Very often one can tell that a person is likely to have contributed to some organization just by the T-shirts and tote bags they sport, and not for profit arts organization list patrons and donors all the time. Here, maybe unreasonably, I took the fan publications of their donations on Twitter as their way of saying, “See Richard, I did what you want” and it bugged me. As for asking for or soliciting gifts,yeah, the best case scenario is when someone asks you what you would like – but in his case, I think it was more along the lines of, ” if you’re going to give me a gift, this is what I would like.” It’s on the cusp.

      Like

      • Added to this, I think, is that in the previous-to-Twitter message format, there were usually acknowledgements that fans were already involved in charitable activities on their own, and that time given was an important gift, and so on. The combined focus on “give money” and “behave yourselves on line” is a (for me unattractive) shift.

        re: people gotta do what they gotta do — that applies (I hope!) to Richard Armitage, too.

        Like

  7. This is why there is a way to donate anonymously and to keep the amount of the donation private as well, something I pointed out when I communicated his request. I believe he wanted to avoid getting presents and thought it would be best if people used said money for Cybersmile.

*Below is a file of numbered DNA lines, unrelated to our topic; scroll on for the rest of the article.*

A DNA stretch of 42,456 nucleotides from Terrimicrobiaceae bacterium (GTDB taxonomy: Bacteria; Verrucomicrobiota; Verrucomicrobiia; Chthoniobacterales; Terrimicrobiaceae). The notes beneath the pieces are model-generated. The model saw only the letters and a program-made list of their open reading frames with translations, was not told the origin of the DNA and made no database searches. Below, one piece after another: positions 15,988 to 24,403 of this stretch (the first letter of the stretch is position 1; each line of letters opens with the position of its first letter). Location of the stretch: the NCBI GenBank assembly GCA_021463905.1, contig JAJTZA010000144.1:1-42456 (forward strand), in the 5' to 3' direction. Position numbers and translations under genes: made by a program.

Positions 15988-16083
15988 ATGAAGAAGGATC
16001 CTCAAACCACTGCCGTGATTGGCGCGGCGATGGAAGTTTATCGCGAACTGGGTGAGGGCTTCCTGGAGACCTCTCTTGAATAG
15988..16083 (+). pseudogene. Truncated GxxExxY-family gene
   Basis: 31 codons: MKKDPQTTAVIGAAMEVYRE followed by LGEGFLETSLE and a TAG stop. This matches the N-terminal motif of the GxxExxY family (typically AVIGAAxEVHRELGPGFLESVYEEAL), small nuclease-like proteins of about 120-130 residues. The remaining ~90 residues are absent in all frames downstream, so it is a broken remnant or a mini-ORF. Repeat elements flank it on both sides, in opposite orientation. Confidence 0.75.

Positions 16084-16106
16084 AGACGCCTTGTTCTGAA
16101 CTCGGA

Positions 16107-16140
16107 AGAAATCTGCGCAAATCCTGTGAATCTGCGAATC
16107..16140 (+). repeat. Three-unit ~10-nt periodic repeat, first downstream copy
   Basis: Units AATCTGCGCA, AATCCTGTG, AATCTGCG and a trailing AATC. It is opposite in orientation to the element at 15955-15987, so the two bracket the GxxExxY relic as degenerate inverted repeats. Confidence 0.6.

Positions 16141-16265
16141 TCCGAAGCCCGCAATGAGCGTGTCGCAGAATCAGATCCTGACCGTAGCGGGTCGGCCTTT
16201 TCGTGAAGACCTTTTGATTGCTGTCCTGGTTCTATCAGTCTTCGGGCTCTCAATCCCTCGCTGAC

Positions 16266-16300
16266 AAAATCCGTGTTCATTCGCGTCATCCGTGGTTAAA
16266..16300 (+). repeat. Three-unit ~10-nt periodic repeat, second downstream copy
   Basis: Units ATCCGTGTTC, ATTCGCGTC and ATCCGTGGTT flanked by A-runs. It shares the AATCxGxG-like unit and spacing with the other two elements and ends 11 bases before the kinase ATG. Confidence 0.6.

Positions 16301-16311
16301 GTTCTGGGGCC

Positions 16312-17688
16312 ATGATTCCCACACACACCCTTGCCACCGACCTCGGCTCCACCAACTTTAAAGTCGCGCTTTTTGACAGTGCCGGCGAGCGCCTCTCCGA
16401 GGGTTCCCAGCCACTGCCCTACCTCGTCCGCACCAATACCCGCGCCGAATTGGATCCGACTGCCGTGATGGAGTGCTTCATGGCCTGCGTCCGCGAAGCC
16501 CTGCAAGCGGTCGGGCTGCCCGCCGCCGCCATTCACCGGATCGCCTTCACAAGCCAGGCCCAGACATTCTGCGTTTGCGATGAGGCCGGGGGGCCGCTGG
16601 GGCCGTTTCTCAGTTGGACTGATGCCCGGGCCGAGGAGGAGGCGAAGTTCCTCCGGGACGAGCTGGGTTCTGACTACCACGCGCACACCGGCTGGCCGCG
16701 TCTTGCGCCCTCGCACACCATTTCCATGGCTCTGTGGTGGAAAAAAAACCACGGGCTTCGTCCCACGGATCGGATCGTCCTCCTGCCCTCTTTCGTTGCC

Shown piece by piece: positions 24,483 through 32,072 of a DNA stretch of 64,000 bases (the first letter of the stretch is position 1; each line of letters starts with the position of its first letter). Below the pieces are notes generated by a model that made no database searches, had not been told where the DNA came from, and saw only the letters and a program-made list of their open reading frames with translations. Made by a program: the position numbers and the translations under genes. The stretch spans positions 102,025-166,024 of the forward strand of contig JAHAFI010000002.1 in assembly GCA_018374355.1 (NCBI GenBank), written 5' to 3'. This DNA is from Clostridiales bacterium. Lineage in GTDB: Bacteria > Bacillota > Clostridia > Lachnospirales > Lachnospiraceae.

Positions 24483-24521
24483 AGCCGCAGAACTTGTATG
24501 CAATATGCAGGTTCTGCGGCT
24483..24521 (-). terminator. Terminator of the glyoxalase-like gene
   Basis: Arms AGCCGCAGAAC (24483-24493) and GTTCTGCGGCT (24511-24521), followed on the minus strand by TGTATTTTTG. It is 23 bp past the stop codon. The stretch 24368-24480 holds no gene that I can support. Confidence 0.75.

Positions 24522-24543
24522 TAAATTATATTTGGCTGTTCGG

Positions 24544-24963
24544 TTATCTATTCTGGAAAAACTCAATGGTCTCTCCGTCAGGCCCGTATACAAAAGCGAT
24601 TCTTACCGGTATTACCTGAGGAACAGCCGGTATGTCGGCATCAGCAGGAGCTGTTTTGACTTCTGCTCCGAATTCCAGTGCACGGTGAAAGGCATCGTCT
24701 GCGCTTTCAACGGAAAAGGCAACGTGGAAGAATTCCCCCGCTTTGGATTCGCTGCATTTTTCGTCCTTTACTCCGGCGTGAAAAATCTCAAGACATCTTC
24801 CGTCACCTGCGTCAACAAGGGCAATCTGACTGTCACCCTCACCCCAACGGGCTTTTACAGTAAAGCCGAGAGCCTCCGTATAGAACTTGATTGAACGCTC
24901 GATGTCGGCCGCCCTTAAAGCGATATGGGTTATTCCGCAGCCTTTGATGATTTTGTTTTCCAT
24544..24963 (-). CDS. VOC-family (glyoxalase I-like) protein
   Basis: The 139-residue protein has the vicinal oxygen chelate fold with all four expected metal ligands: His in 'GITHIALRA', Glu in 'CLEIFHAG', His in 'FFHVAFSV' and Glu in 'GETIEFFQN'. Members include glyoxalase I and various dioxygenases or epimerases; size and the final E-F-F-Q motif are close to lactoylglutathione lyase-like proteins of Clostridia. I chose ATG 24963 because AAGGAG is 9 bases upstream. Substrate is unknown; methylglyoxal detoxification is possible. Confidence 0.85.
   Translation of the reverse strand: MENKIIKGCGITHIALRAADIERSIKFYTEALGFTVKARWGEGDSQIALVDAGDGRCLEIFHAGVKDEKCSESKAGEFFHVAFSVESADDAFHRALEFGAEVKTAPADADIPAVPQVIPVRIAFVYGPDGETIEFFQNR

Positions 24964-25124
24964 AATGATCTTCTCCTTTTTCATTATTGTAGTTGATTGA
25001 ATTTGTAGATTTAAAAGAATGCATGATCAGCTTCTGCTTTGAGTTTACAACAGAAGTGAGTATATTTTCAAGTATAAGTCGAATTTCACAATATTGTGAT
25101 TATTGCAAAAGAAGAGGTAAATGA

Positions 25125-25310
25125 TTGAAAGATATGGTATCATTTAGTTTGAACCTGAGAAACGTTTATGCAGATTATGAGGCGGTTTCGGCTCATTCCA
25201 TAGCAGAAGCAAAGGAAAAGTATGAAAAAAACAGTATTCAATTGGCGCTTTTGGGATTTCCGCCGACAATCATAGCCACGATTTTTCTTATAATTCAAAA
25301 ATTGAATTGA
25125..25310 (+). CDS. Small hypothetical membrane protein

I do find the ‘competition’ and ‘bragging’ off-putting – intentional or not – but at the same time, not everyone who answered ‘the call’ did it to call attention to themselves. Also, those who used the Just Giving links to promote the page on Twitter, FB, etc., may not have realized the words “I just donated” that were automatically included before the link.

    Richard is navigating the new waters of increased international fame and I do admire his efforts to help. I couldn’t handle that kind of scrutiny, so I appreciate his willingness to put himself out there for charity. The positive outcome of all this is the money that’s being raised, of course. Your post helps us to pause and think about how we sometimes conduct ourselves; that is a very good thing, indeed.

    Thank you for taking the time to bring this up!

    Like

    • Money raised for charity is a good thing. I don’t like some of his charities, but imagine that all of them received some benefit – not just Cybersmile, although some other favorite charities may find their fundraising goals unmet this year, since one of its benefactors is sending business the other other way. Also, I realize now that some of the tweets were almost automatic, once the donations were made – sort of like when a tweet goes out that ” I voted for Richard Armitage for the Jameson Awards.”

      Liked by 1 person